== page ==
[rant] I still don’t know why I’m here. It’s like my soul is experiencing sleep paralysis and instead of not being able to move my limbs, I can’t move my physical body to a different country. Before we came here, although I already had the urge to not leave, I didn’t think it would grow to be this strong. I told my mother. In turn, she told be to just book an earlier flight. Should I? Should I actually buy a plane ticket after getting my first salary?
Besides having feelings of not wanting to be here, I’m also not liking the idea of being around my parents. Back in university (i.e. ~3 months ago), I guess I enjoyed being away from them too much? Somehow, being around them hinders me from being who I want to be, from doing whatever I want to do. It’s like my brain goes into “sheep mode”, as in, I’m going to have to live up to their standards and do what they want me to do even if I don’t want to. [bleats]
Although they claim to be supportive of what I want to do, why does it feel like they’re only supportive of what they want me to do (e.g. get a job ASAP instead of letting me take a break)? h a l p
Every weekend, I’d take a mental note of all the things that need to be done over the following days. Sometimes, I couldn’t help but feel overwhelmed. When I do, I start becoming all anxious and worried; afterward, I’d become petrified by the tasks. Not today, though. Instead of becoming petrified by my responsibilities, I took a metaphorical step back and analyzed and realized that I’m nothing but a tiny part of the world, of the galaxy, of the universe.
Will it matter if I ace the exams this week?
Will it matter if I do my part on the class output?
In five years or so, will the things I do now matter then?
(I think it will because I’m not typically this insightful. I figure that, by that time, I wouldn’t think of myself as… tiny. Haha.)
Do you know what I miss doing? Writing without the pressure brought about by professors.
Recently, the only writing I’ve been doing is for my requirements (e.g. thesis, lab reports).
I miss the feeling the surge of creativity whenever I write something raw and real.
I miss the thrill of writing about the adventures my friends and I did.
I miss feeling all mushy when I write about sad things.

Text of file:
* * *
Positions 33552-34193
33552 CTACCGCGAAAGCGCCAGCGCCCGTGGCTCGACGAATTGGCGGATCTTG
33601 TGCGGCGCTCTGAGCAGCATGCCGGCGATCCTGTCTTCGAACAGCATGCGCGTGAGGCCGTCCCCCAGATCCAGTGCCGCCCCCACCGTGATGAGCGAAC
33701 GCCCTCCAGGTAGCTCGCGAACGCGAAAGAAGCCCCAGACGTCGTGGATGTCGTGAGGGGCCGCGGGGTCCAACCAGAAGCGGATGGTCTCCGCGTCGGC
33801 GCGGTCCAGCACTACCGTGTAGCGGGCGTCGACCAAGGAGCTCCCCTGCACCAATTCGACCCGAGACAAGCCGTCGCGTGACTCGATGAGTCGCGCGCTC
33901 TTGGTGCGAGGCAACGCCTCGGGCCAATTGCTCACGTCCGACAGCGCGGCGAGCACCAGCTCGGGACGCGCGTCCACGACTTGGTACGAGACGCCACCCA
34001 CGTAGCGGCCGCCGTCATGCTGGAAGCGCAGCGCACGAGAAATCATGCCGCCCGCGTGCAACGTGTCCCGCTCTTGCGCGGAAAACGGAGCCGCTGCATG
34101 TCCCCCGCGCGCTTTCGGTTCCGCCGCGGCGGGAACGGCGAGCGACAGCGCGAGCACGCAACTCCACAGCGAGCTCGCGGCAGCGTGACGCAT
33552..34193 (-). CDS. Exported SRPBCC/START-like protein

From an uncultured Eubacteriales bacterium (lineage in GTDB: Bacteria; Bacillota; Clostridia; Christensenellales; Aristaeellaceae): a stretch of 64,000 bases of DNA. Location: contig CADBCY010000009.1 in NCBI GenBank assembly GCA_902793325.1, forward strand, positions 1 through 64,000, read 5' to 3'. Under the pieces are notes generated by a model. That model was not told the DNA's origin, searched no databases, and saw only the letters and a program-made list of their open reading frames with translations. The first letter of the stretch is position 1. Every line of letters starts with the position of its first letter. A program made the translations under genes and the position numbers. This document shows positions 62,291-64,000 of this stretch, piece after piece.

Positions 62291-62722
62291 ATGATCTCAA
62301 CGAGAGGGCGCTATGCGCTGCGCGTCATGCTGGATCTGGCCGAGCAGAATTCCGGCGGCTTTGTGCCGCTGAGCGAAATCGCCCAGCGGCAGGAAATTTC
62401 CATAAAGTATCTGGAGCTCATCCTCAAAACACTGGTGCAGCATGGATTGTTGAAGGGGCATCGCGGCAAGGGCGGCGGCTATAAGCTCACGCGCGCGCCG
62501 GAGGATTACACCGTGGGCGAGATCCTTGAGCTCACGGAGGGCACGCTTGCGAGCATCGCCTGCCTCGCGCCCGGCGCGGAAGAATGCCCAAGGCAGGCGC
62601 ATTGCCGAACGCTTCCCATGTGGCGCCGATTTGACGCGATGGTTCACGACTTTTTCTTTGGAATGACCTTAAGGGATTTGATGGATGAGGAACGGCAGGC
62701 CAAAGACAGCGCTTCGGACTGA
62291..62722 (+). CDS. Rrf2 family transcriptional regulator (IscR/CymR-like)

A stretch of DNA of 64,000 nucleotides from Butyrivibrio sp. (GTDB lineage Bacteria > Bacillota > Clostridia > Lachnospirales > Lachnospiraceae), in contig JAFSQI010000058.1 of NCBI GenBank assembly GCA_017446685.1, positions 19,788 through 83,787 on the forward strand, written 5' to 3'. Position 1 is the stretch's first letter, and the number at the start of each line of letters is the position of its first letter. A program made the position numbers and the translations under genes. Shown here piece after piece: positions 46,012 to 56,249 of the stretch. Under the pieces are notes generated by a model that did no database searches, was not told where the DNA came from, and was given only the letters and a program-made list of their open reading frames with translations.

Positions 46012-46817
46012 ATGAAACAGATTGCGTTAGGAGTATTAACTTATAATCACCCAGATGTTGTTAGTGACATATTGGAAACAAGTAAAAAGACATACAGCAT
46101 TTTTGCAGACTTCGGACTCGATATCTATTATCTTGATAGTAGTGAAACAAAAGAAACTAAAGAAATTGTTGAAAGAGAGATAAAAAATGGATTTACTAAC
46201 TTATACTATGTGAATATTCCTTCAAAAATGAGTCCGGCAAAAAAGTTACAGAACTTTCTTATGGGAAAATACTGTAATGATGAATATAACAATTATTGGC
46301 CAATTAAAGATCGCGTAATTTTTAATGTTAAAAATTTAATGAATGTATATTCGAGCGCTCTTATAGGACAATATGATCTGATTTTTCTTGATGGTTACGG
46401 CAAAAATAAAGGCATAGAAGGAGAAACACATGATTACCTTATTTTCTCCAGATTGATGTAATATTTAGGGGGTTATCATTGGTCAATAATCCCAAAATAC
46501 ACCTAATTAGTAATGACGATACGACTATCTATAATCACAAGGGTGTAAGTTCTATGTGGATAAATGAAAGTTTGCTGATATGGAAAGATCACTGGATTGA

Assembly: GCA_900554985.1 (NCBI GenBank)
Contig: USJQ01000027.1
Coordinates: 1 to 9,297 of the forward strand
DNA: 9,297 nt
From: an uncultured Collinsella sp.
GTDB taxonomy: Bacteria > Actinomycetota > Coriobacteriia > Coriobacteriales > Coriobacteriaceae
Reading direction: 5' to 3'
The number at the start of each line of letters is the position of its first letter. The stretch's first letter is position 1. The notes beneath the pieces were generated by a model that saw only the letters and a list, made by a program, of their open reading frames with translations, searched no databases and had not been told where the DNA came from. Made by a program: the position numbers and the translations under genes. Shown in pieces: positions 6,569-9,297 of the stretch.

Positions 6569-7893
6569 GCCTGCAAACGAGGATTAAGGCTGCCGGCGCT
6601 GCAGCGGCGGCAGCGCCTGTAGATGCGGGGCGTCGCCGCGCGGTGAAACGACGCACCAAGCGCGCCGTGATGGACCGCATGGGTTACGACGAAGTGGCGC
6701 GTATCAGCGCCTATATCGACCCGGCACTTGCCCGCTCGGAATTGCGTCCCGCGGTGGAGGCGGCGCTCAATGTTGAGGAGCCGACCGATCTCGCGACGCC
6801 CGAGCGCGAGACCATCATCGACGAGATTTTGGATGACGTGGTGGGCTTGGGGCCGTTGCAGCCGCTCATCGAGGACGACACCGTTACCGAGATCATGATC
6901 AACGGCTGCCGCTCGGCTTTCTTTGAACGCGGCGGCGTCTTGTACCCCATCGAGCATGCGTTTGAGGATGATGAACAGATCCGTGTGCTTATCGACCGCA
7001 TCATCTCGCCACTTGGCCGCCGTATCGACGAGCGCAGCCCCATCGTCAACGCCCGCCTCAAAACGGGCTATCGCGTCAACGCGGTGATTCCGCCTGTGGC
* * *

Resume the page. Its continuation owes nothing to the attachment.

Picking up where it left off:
I miss typing on the keyboard so rapidly as if slowing down will make me lose the story I was in the process of telling.
Hell, I miss the thrill of having something to tell.
You know how Jack Sparrow’s compass will point you in the direction of the thing you want the most? If I had his compass right now, the pin wouldn’t be pointing north or south but it would be spinning uncontrollably.
Because I don’t know what I want.
Being indecisive has always been a problem for me. From picking what to eat at lunch to picking the shirt I’ll wear for the day. I don’t even know how this came to be; I guess I was born with it? How do you even train your brain to just go ahead and pick one thing? How can you stop considering other options when deciding?
I’m in the process of writing my undergraduate thesis proposal (which is why I haven’t been posting lately) and my indecisiveness is getting in the way! My initial plan was to do research about how OFWs communicate with their children in the Philippines but it seemed too broad. I asked a couple of my friends and they suggested that maybe I should do research on how the said parents talk about reproductive health with their children. I consulted my adviser about this and she told me that still, it was too broad. She asked about which aspect of reproductive health I wanted to do research about, and I told her that I’m still going to read more about it. To be honest, though, I only jumped at the opportunity because it felt nice to know that my proposal is going somewhere. The day I talked to her about the reproductive health thing, I realized that I’m not as interested as I should about the topic. One of my professors told me the previous semester that when doing research, we should pick the topic that interests us as much as possible so we won’t lose motivation in the middle of the study.
Now, I was thinking, what if I studied about how the parents provide guidance and support to their left-behind children? After all, I’m a child of OFW parents. I can relate to this topic on a more personal level, so I was thinking that creating a “path” for this topic will be easier than the reproductive health thing. However, it looks like the answer for this study is too… obvious. I have yet to read more articles about support and guidance of parents abroad but, don’t you think that Facebook or Skype is the most common media they use to talk to their kids?
I seriously need to talk to my adviser about this. Ugh.
Thanks for reading though!